Hitler's Rise to Power

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Rise of Hitler 1918-33

During the years 1918 and 1933, Hitler’s rise to power was helped by 2 factors. One was the conditions that were in Germany, and the other was the methods that he used to gain power.

Before the First World War, Germany was a monarchy; but this regime was destroyed by the war, and a new socialist democratic republic was set up. Its name was The Weimar Republic, and Friedrich Ebert ruled it. However, it had some significant weaknesses; one of them would be the voting system, that allowed to the electors vote for the political parties rather than candidates, which let other small parties gain power in the parliament. Due to this, there were constant governmental changes. Also, the Republic faced political threats from other parties; one would be the socialist Spartacus League, which in 1919 attempted to overthrow the republic. In addition, in 1920, a group of ex-soldiers, who continued to fight for right-wing values (freikorps), committed 400 political murders, and this is known as the Kapp Putsch.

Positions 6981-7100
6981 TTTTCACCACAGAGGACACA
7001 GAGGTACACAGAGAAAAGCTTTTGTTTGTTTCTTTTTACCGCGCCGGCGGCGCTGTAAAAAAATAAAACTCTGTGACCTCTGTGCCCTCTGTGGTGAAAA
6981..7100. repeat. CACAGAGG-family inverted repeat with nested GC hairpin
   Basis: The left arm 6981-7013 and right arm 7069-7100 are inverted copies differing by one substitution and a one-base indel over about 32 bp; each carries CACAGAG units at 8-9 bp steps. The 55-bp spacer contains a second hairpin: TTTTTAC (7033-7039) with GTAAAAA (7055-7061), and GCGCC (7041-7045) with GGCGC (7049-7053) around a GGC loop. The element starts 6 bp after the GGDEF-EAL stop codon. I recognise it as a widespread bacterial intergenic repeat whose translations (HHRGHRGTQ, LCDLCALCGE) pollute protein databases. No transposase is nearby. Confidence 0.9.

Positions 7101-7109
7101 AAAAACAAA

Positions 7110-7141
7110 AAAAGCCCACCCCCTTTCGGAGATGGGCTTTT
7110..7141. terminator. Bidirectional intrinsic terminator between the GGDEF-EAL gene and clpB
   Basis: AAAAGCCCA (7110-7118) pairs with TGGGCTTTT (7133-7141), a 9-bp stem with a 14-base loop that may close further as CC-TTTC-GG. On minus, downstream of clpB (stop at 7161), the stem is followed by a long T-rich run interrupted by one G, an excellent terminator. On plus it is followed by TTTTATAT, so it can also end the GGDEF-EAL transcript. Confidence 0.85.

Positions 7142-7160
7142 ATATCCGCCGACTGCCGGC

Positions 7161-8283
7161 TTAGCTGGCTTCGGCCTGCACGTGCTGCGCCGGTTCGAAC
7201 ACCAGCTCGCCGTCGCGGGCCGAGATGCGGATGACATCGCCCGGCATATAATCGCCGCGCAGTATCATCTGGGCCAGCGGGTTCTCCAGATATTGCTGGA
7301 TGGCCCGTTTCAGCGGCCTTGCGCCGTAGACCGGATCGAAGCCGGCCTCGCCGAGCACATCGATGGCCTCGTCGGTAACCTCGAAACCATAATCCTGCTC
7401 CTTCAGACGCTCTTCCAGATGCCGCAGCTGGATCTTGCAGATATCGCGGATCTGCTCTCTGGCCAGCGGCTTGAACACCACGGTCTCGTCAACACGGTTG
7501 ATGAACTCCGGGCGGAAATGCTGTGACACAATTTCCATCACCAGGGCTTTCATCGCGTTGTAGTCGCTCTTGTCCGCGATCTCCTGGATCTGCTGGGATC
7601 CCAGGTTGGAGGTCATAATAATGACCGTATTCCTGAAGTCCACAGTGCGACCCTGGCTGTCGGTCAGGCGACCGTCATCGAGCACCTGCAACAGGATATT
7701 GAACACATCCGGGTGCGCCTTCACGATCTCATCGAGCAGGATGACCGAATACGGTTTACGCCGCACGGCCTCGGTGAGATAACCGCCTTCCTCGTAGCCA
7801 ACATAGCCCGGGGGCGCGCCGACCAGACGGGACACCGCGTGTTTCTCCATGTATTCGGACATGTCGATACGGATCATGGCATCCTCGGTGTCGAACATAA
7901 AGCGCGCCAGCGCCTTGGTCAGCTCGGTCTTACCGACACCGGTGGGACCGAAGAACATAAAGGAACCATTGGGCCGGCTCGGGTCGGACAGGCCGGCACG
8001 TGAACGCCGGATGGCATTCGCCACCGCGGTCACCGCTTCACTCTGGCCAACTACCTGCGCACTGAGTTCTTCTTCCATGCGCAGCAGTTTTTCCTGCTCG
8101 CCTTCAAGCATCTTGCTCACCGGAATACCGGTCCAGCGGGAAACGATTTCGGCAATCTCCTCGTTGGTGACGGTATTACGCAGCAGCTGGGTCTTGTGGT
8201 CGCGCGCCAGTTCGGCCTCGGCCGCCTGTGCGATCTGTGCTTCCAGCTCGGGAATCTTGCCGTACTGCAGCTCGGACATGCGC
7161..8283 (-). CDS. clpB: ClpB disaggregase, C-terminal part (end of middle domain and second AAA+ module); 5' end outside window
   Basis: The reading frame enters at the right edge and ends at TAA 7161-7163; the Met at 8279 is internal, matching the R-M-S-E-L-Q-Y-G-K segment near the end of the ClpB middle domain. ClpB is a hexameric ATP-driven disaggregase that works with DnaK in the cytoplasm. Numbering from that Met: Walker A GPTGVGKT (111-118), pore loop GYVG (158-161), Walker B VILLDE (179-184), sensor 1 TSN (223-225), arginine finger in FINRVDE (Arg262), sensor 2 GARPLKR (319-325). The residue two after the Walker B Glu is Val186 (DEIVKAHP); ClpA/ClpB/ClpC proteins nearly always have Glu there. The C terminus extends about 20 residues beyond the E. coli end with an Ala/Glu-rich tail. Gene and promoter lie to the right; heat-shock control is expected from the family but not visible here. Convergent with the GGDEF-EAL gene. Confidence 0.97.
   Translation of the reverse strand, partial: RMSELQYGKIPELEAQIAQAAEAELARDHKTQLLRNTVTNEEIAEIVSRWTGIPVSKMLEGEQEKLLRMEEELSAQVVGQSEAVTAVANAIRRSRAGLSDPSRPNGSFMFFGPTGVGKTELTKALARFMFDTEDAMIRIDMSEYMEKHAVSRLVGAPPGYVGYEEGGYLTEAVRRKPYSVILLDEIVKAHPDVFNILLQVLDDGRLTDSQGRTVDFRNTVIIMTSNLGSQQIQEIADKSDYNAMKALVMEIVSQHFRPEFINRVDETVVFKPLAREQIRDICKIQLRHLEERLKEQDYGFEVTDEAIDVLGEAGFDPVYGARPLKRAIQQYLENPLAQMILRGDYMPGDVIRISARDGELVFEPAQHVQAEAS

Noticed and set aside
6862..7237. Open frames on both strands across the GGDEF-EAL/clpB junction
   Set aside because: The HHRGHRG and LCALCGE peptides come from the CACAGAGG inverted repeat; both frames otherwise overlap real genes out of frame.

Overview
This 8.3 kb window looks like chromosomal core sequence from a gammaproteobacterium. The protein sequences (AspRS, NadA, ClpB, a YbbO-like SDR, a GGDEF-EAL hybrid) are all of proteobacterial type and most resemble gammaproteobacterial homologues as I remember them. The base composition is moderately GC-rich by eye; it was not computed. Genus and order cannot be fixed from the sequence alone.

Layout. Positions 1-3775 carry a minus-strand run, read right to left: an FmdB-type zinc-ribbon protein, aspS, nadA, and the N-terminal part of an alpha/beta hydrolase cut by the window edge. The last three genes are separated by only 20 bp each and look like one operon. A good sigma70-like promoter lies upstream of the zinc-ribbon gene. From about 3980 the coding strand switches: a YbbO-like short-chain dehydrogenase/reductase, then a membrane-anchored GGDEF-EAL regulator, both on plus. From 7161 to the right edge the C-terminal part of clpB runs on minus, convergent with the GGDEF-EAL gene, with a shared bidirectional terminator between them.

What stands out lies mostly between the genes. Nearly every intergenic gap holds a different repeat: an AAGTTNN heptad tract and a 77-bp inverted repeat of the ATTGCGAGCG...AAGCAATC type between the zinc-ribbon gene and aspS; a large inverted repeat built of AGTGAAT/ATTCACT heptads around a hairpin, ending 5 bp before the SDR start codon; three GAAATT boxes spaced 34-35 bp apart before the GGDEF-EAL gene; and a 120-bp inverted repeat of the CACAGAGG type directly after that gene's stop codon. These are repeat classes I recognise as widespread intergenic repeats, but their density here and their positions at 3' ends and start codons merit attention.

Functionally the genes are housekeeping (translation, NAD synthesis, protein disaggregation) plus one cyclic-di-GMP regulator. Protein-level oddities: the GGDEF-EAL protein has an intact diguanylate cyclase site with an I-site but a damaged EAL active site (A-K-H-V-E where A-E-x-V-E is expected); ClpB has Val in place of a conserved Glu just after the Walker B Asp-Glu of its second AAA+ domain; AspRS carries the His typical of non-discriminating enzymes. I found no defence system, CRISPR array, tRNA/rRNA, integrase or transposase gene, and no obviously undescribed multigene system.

The Treaty of Versailles was one of the major causes of the German economic failure. Ebert, the president of the Weimar Republic, signed this Treaty in 1919. Due to this, Germany lost the 13% of his territory in Europe, and had to pay reparations to other countries. Thus, in 1923, French and Belgians took advantage of this situation and occupied the Ruhr, Germany’s most valuable industrial area; and they stole factories, coal mines, etc.; this and also the loss of production led the hyperinflation. Prices went up quickly, and this affected the majority of the population, since most of people formed part of the Lower Class and Middle Class.

With all this problems that Germany had to face, the working class was very unhappy. German people were upset with the other countries and with his president (Ebert) for making him sign the Treaty of Versailles, because they believed that they could have continued fighting. In addition, they...
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